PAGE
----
AKY reveals how he leveraged on SV internship to break into the industry

2012-05-26T04:56:46+00:00 May 26th, 2012|Testimonials|

First, a brief introduction of myself. I am working in the Equity Research department as a research associate in a regional institutional broker, covering ASEAN offshore/marine and consumer stocks.

Before the current role, I worked in a back office non-finance function. Close to the end of 2009, I got to know SV and joined its first publicity event. By then I have passed three levels of CFA exams. I became a student associate, ie part time intern, for an analyst of a hedge fund. For the following year, I collected sector data from various sources of street reports and compiled them into tabulated factsheets, from which the analyst can quickly grasp sector knowledge and thus make investment decisions.

I was later referred to my current firm on a part time basis to assist my current boss in collecting company background information (it was more fundamental) from various sources including annual reports, exchange announcements, IR presentation slides and sometimes street reports as well. I compiled these into a standardized document which included all the key aspects that one investor must know. I was doing that for about half a year before I was offered a full time position.

Given that there are some internship opportunities offered today via SV, you might wonder what you can learn in the internship. Baseline – opportunities to work for great people in the investment industry. People are busy with their own work and are rarely willing to offer their time to teach an intern basic stuff. SV offers a great privilege to interact with these great people, knowing what they are doing, and expanding knowledge beyond the CFA curriculum. These are all fundamental steps to prepare well for that opportunity. Yet, don’t harbour the mindset that it is an entitlement to full-time opportunities. If one is doing well and get recognized, opportunity will eventually come.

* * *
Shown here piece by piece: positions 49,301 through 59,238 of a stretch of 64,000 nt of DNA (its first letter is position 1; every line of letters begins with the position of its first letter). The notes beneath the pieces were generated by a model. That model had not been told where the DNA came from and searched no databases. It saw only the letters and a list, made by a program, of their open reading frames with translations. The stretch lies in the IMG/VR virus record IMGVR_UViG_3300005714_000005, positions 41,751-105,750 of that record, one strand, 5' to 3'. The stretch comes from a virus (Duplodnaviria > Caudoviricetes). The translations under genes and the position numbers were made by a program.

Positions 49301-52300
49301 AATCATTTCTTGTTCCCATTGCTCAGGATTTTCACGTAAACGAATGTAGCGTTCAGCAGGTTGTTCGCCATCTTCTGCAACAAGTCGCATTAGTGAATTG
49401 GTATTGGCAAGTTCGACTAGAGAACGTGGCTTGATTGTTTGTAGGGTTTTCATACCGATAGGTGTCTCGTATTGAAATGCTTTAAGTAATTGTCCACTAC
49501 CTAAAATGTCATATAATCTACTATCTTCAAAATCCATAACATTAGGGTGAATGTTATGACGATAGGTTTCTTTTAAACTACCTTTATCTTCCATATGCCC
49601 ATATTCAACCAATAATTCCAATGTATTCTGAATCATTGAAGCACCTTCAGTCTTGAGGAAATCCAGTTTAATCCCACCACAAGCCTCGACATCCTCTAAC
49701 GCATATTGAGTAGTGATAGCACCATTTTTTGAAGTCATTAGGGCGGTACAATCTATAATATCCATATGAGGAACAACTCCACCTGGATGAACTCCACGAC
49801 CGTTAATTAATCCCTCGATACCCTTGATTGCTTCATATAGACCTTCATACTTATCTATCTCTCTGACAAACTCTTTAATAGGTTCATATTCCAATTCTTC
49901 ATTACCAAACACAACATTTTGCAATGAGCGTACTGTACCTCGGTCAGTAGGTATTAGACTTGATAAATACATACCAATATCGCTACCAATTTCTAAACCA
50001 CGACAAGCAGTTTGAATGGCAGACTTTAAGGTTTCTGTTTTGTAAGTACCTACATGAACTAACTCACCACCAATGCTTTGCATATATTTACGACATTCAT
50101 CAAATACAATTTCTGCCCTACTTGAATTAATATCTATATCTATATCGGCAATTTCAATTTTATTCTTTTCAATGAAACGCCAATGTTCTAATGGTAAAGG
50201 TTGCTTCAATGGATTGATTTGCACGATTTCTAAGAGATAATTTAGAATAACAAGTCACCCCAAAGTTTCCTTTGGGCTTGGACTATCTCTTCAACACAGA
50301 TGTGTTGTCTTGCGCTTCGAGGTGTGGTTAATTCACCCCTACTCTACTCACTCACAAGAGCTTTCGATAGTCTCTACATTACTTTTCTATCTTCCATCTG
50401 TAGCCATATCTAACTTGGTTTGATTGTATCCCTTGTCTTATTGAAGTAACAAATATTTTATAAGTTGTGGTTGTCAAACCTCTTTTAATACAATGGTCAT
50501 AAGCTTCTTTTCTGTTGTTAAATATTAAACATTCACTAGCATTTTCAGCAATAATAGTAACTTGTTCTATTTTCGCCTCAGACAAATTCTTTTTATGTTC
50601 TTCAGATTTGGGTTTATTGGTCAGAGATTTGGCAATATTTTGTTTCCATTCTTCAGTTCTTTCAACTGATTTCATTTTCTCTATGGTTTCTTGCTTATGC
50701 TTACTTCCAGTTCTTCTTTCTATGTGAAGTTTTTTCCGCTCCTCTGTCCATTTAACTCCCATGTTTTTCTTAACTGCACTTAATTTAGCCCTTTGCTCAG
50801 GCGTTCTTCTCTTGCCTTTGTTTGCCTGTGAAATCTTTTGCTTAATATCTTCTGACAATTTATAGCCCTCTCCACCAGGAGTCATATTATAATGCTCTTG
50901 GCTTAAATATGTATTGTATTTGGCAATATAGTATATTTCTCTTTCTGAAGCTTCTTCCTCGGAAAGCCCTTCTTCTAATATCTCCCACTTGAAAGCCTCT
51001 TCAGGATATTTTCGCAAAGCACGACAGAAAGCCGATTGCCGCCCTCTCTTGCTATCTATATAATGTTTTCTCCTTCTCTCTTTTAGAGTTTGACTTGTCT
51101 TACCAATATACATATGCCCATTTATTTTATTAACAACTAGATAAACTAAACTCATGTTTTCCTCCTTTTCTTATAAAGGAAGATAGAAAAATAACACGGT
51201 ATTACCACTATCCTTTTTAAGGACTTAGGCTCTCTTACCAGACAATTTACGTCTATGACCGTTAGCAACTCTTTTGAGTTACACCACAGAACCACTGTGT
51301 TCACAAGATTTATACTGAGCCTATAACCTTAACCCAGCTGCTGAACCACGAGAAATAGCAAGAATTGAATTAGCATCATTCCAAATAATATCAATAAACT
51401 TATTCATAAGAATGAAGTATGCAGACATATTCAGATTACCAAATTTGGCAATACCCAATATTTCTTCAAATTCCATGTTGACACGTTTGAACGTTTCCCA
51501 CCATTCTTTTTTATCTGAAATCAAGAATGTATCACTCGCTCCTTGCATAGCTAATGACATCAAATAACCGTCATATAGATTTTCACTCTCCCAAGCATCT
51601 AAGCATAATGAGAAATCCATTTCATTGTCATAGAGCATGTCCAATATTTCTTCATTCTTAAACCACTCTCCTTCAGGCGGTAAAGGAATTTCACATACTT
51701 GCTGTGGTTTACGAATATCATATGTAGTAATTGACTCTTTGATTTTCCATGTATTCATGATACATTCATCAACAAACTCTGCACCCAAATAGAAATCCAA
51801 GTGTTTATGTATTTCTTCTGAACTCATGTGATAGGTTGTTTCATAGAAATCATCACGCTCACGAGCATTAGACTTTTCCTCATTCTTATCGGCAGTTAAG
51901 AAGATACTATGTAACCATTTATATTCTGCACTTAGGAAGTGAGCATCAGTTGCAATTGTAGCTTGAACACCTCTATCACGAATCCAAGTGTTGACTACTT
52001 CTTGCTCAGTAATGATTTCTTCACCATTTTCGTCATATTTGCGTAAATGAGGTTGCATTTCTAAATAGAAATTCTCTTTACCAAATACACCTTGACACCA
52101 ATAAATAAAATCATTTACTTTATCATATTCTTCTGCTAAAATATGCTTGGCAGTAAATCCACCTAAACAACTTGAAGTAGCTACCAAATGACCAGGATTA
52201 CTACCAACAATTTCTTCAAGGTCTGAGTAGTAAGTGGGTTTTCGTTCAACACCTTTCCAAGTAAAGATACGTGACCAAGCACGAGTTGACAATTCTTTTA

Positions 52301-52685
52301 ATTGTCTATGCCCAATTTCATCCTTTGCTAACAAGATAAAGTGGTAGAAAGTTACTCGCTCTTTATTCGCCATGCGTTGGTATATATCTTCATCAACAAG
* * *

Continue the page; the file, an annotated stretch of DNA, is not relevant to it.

Key things to take note in the internship:

1) Align your expectation with your boss’. Know how much detail is needed in the task and the expected outcome. This is indeed very important in my day-to-day work life a well. There are always action items in the pipeline. Meeting the target is the first priority. Overwork is common in our school life where one tends to impress professor to score high rates. Too much detail may not be needed and it could be wasting your boss’/client time to read what you have done. It is a known fact that fund managers and analysts are short of time and already flooded with all sources of information.

But 2) that doesn’t mean you should only stick to what you are asked to do. In fact any sort of value-add job is welcomed and it is actually an unspoken rule. Keep on thinking how your findings can value add to your boss’ job and communicate your points concisely and best in an interesting way so that they can digest it and appreciate your help quickly. This is one of the most important learning points in my day-to-day work when I need to prepare stock commentaries and face the challenge of making the note short and punchy for investors to pick up and read.